• 51.  It is speculated that this lady borrowed the name X from John Milton’s Paradise Lost. Milton frequently refers to God as ‘the X’ in Paradise Lost, and the lady attempted to portray her creation X as playing God by creating life. X’s adventures happened at Ingolstadt, which also witnessed the creation of a body Y on on May 1, 1776, thanks to a German philosopher named Adam Weishaupt.  Solve for X and Y.
  • 52.  Considered as one of the world’s most invasive species, they have a circumboreal range throughout North America and Eurasia. They adopt a completely white fur coat (except the black tail-tip) during the winter, and is a traditional symbol of purity because it was believed they would face death rather than soil the white coat. This probably influenced its inclusion in a 1490 painting, one of only 4 portraits by the painter to feature a woman.  Which work?
  • 53.  The only land-based ICBM currently in service with the US has a very quick reaction time and can be launched immediately after the receipt of a valid launch order. They can carry up to 3 nuclear warheads and will be in service until at least 2030. The missile is named after elite militia of the American Revolutionary War who were always ready to turn out rapidly for emergencies at very short notice.  What name?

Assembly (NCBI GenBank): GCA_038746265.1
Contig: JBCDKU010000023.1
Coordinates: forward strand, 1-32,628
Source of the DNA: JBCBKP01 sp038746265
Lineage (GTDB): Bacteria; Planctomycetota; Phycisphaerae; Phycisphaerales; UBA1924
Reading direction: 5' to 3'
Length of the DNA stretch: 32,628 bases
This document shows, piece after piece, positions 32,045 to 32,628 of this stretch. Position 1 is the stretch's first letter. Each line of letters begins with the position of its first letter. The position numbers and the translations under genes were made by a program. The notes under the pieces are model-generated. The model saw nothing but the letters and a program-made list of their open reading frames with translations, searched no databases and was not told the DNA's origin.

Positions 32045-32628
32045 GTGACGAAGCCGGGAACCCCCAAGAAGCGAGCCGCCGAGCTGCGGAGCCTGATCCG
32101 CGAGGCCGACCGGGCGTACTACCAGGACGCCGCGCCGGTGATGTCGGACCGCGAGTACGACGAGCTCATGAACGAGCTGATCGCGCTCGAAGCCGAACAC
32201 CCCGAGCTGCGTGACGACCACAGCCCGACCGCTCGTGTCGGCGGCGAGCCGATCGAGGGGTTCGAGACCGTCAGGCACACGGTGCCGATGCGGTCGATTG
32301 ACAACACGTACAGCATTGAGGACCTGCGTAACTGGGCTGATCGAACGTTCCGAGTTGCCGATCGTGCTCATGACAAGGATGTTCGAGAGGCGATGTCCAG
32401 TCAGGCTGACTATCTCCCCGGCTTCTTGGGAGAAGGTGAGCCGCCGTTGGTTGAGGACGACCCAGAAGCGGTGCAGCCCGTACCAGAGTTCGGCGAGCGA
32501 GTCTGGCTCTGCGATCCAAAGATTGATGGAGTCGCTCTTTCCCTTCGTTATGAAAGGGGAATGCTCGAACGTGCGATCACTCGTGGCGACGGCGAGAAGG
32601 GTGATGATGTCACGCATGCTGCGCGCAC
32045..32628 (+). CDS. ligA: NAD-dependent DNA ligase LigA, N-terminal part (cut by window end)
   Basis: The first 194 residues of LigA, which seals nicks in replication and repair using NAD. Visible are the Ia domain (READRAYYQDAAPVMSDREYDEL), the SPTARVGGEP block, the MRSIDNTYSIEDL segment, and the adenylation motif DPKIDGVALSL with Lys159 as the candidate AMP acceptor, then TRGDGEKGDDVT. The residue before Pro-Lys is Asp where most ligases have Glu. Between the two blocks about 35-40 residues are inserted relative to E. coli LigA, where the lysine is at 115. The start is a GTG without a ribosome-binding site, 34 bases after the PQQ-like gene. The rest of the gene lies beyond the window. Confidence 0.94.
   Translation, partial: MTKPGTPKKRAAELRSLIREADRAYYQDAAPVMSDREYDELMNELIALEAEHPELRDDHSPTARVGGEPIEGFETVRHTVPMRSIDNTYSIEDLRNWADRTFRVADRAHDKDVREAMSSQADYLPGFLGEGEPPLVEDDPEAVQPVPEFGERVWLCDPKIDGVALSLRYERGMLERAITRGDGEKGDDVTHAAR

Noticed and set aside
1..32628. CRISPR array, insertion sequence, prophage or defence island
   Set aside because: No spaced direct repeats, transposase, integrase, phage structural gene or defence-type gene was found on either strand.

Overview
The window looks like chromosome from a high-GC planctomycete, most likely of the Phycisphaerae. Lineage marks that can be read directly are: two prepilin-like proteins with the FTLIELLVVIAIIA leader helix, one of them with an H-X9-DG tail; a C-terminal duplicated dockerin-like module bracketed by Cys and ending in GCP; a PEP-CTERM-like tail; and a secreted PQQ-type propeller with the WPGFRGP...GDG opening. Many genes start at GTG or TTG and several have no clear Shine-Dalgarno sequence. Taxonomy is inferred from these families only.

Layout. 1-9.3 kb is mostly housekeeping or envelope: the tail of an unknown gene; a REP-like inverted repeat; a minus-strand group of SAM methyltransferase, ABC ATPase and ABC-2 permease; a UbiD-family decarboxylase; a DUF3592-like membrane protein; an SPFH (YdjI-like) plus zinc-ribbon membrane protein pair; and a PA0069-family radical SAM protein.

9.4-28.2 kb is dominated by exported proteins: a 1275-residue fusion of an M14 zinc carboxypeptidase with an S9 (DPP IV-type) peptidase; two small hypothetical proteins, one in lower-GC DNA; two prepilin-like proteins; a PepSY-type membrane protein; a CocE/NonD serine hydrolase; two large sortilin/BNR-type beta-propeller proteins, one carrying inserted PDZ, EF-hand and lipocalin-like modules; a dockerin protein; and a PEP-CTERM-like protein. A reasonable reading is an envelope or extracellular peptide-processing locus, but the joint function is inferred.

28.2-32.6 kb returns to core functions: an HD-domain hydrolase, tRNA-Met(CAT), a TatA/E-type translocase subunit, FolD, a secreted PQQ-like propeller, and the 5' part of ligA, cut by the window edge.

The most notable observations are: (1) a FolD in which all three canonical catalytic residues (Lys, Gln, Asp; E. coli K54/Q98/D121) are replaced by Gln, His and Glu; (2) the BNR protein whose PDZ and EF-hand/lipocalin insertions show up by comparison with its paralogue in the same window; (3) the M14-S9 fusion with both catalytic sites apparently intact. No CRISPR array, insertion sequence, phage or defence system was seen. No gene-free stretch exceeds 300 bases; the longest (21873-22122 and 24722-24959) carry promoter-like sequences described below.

• 54.  In The Wizard of Oz, the Scarecrow is one of the characters who join Dorothy in her quest. He asks the wizard for a brain, but the wizard gives him a diploma instead.  By virtue of his newly-attained intelligence, the Scarecrow tries to recite something postulated by a philosopher in the 6th century B.C., but gets it slightly wrong.  What does he recite?
  • 55. Link: http://www.youtube.com/watch?v=jbvip1Ot6jQ
  • 56. Tagore Pythagoras 2 3 4 5 6 7 8 Mandela
  • 57.  To celebrate their 10th anniversary in 2013, the producers of a famous TV show aired a few special commercials. A parody of this song was used as the background in these ads.  Just identify the TV show.  Audio removed.  Link: http://www.youtube.com/watch?v=m9We2XsVZfc
  • 58. Link: http://www.youtube.com/watch?v=ZR-N_fMpBXo
  • 59. Tagore Pythagoras Mythbusters 3 4 5 6 7 8 Mandela